"But of course, it was no good for the new methods and tools discovered in the Agricultural Revolution of the eighteenth century. So the land was fenced in by the few, and the many were turned out. Later, they provided cheap labour for the new factories of the Industrial Revolution, in which women and children worked in far worse conditions than even our people are used to here. The British and others found outlets for these people in their colonies, while the Germans later sought more space or 'lebensraum' through war.
"So the point is, Doctor, some people did indeed live to some extent in justice and harmony with Natural Law before the new inventions which needed fewer people on'the land and more in the factories, mines and trade. Enclosing the land for that^purpose may well have been good. What certainly was not good was the failure of governments to collect the rising natural rent from those people who took the land."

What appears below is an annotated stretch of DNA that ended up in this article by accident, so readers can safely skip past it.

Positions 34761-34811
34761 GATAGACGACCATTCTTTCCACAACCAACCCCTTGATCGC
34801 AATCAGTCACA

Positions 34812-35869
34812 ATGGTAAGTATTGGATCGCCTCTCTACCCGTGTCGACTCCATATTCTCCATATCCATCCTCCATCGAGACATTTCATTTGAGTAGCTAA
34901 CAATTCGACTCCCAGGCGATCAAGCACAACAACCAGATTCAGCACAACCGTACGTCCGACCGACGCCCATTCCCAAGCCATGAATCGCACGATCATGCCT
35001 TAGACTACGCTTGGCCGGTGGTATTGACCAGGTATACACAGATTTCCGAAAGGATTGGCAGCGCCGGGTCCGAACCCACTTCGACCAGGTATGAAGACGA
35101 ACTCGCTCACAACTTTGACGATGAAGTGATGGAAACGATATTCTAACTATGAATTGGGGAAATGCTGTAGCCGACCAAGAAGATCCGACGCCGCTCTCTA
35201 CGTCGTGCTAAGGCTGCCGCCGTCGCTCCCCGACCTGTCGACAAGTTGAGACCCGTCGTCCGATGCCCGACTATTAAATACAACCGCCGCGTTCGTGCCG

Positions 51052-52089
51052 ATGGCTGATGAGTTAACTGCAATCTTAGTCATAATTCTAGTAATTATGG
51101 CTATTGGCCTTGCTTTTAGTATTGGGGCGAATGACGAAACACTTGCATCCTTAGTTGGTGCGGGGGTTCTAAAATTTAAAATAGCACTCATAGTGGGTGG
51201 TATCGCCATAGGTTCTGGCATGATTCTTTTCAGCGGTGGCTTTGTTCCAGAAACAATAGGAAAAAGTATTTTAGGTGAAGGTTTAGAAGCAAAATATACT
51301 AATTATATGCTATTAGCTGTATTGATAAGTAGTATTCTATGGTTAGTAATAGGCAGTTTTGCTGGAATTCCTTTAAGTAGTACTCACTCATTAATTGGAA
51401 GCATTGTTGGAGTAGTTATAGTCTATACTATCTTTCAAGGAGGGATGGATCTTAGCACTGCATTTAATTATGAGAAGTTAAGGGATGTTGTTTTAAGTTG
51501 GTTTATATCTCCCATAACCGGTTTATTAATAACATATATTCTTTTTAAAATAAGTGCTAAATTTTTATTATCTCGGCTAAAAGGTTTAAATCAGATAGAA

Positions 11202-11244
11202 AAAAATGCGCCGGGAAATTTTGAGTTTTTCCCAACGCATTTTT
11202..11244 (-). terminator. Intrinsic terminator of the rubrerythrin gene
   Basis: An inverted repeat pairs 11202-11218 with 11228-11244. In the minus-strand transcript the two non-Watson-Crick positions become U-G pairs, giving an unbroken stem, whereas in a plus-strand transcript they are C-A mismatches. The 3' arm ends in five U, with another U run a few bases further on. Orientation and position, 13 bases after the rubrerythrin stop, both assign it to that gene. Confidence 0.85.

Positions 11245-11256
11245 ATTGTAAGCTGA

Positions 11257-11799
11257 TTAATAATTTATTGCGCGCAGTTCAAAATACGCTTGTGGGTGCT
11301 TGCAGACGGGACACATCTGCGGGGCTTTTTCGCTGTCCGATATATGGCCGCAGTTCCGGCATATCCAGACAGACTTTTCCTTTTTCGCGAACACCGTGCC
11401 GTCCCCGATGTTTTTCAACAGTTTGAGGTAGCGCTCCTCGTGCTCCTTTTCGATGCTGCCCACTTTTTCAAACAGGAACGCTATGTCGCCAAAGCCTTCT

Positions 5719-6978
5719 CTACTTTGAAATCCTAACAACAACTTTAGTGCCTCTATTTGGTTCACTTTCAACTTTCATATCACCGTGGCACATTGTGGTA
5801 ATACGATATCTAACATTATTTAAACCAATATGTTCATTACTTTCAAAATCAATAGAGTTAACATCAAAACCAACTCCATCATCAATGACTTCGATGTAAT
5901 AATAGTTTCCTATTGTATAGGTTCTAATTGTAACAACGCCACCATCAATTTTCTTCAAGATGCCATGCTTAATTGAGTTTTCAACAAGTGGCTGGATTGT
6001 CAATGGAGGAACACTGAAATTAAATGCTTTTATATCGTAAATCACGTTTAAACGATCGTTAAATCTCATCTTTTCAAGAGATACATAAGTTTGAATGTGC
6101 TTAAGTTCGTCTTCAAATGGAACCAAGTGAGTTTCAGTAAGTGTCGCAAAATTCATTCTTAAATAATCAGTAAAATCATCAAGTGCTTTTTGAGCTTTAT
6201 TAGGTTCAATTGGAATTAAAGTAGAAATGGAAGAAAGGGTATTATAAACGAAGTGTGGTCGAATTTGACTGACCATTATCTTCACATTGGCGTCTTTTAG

"And what happened in the cities, Chaka?" asked Dr Phalane, who seemed to be a little less sceptical now.
"Exactly the same as in Johannesburg, Doctor! When the poor whites in the thirties and the blacks after the war came to our cities, land values rose dramatically. The same thing happened in Europe! Landowners in and around the cities benefited from the growth in population and production but the new arrivals from the countryside didn't, because governments failed to collect the rising natural rents there as well!"
"So what did the people do about it?"
"Well, Doctor, they protested and struggled until, in Western Europe, they achieved; democracy. But that still didn't solve the problem."